Maurice Lillie reports that he and Nigel had some spare time on Wednesday morning so they decided to complete the mowing of the Seagull Lane patch which was started on Sunday.   The arisings need to be raked at the next workday.
Maurice also completed the construction of the hibernaculum on the river bank in the far north-east corner of the Seagull Lane patch. He hopes it suits some of the reptiles that we believe inhabit that patch. I am sure it will.
I was interested to see a close comparison of the leaves of Holm Oak and Holly just opposite the south gate. Young Holm Oak leaves are noticeably spiny, like Holly, when young, but become less so as the tree grows.

Signcases – autumn updates
Dan collected the four display boards with the autumn updates from my house at 11am and proceeded to install them in the signcases on Brook Meadow. This is a good system and we work well as a team. Dan always gives the signcases a thorough clean before installing the boards. Here is Dan cleaning the signcase in Palmer’s Road Copse.
Here are the new displays though they look so much better in situ.
North bridge
Lumley Gate

South gate

Palmers Road Copse

Brook Meadow
Purple Loosestrife is now in flower on the river bank south of the north bridge. Although Purple Loosestrife is a native plant it is widely grown in gardens and frequently escapes. However, these plants on the river bank on Brook Meadow are well established and thus can be safely called ‘wild’.  We also sometimes see it on the south river near the south bridge, but not this year.
Prickly Lettuce has managed to grow through the tangle of grasses and other plants on the north meadow close to the north bridge steps. Prickly Lettuce is an introduction to this country, first recorded in the wild in 1632 and still spreading!   It is the ancestor of the familiar salad lettuce.
Long-winged Conehead feeding on a Dandelion. I suspect this insect was not sampling the plant’s nectar, but rather nibbling the petals. Bush-crickets are omnivorous creatures eating other insects as well as plant material.
Wasp Spider (Argiope bruennichi) was on a web on the orchid area. There are two step-like vertical stabilimenta in the web that help to stabilise the web.
Hoary Ragwort is now in full flower on the north meadow and on the Lumley area, but there’s still not sign of any Cinnabar caterpillars.
Pepper-saxifrage leaves are showing nicely in the north-east corner of the Lumley area, but no flower stem.
Marsh Woundwort is showing very well at the northern end of the Bramble path on the east side of the south meadow. I counted a total of 97 flowering spikes of which is the highest I have ever recorded and almost double that 50 counted last year. This plant is a roaring success!

Finally, here is Dan collecting one of the signcase display boards all four of which he delivered to my home for me to do the autumn update.

MONDAY 30th AUGUST – 2021
The Emsworth Show
It was good to see the annual Emsworth Show back on the road at the New Church site as last year’s 2020 show was cancelled due to the Covid lockdown. The Brook Meadow Conservation Group had their usual stall manned by several volunteers, including Debbie, David, Terry, Tony, Dan and Colin.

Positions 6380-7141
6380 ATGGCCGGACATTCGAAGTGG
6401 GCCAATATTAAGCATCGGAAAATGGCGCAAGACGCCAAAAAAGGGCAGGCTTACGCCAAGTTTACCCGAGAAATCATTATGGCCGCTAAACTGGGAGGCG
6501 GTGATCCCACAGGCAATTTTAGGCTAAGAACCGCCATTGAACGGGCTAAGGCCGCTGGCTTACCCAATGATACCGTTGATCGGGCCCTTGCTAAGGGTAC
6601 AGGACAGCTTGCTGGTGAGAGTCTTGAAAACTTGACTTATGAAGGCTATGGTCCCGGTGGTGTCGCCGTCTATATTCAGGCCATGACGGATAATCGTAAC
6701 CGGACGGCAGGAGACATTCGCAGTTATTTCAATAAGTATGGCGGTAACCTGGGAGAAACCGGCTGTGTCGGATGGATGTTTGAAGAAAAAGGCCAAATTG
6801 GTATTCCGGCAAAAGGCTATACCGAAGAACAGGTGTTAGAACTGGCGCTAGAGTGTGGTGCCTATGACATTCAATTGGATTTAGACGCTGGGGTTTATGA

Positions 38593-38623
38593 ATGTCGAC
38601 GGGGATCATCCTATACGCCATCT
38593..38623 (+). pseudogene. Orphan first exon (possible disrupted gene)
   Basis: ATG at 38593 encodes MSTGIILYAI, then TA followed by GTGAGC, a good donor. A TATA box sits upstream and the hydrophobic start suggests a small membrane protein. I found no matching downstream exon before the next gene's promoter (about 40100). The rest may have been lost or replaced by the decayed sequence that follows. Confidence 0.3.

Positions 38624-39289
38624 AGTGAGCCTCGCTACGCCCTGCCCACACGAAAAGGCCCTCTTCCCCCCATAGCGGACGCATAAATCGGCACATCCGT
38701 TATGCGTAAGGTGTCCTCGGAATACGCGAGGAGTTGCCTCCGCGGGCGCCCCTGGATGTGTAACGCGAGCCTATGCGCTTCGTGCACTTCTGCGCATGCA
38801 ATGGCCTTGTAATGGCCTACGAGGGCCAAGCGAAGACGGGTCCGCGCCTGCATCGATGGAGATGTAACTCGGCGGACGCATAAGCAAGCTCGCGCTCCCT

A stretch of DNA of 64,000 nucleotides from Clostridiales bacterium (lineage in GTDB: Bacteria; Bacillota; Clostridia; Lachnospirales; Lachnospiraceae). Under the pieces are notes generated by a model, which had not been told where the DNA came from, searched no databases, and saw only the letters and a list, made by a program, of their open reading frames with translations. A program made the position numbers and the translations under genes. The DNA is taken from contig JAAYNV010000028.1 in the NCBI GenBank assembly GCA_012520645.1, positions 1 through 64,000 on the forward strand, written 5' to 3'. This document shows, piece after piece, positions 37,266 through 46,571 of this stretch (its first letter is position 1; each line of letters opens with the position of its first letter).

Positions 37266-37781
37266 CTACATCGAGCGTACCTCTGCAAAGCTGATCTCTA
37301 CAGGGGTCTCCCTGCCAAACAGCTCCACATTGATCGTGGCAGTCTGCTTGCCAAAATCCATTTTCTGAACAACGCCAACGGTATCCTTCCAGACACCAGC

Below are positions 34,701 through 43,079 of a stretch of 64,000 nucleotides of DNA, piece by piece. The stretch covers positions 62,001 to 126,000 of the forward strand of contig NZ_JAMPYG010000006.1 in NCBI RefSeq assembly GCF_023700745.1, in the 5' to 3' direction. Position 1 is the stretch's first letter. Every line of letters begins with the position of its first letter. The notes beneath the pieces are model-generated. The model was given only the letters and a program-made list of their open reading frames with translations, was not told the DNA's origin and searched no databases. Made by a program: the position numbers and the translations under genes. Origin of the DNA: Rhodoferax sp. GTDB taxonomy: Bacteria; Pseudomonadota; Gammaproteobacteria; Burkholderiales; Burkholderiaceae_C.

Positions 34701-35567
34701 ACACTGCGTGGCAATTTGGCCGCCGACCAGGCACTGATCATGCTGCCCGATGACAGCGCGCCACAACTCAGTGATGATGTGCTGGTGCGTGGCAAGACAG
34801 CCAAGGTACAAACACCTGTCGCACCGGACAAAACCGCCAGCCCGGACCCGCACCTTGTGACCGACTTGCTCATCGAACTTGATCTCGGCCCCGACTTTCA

For the full report with photos go to . . . https://www.brookmeadow.org.uk/emsworth-show/

MONDAY 23rd AUGUST – 2021
Brook Meadow
I met Dan Mortimer as arranged at 11am for a mooch around the meadow.
He was excited to tell me the news of the Weasel caught on one of the two trail cameras on 20-Aug. Weasel is a very rare sighting on Brook Meadow – the last one reported was on 01-Dec 2017 by Mike Probert.  Here is the photo.
We examined the single Strawberry Clover plant with fruit on the path round the Lumley area. We agreed that it would be good policy to trim back the Michaelmas Daisies by about a foot this winter to give the Clover plants which remain in that area a chance to develop in the spring.
The leaves of at least two Pepper-saxifrage plants are present in the north-east corner of the Lumley area, but there’s no sign as yet of any flowering stems. I think this small area could  be cut more regularly to give this delicate plant a chance to grow. It is at present overwhelmed by more vigorous plants.
In the Lumley copse Dan and I stopped to examine to abundant growth of leaves of Greater Pond Sedge. Its leaves are strongly ridged or keeled unlike the perfectly flat leaves of Yellow Flag growing nearby.
Dan and I then went to the south east corner of the south meadow looking for Sea Couch to add to his Brook Meadow Handbook. We did not find any though we did enjoy the strong smell of Water Mint as we tramped though. Appropriately, we spotted a pretty Mint Moth which is attracted to these plants.

Wildlife observations during work session
There is a huge bush of Russian Vine (aka Mile a Minute) on the edge of the Seagull Lane path. It has not escaped onto Brook Meadow as yet.
A  fine display of Perennial Sow-thistle on the Lumley area mixed with Wild Angelicas which are magnificent this year.

Brook Meadow walk
Red roots of the Crack Willows are showing prominently in the north river.
I love walking through the enclosing avenue of nettles on the main path.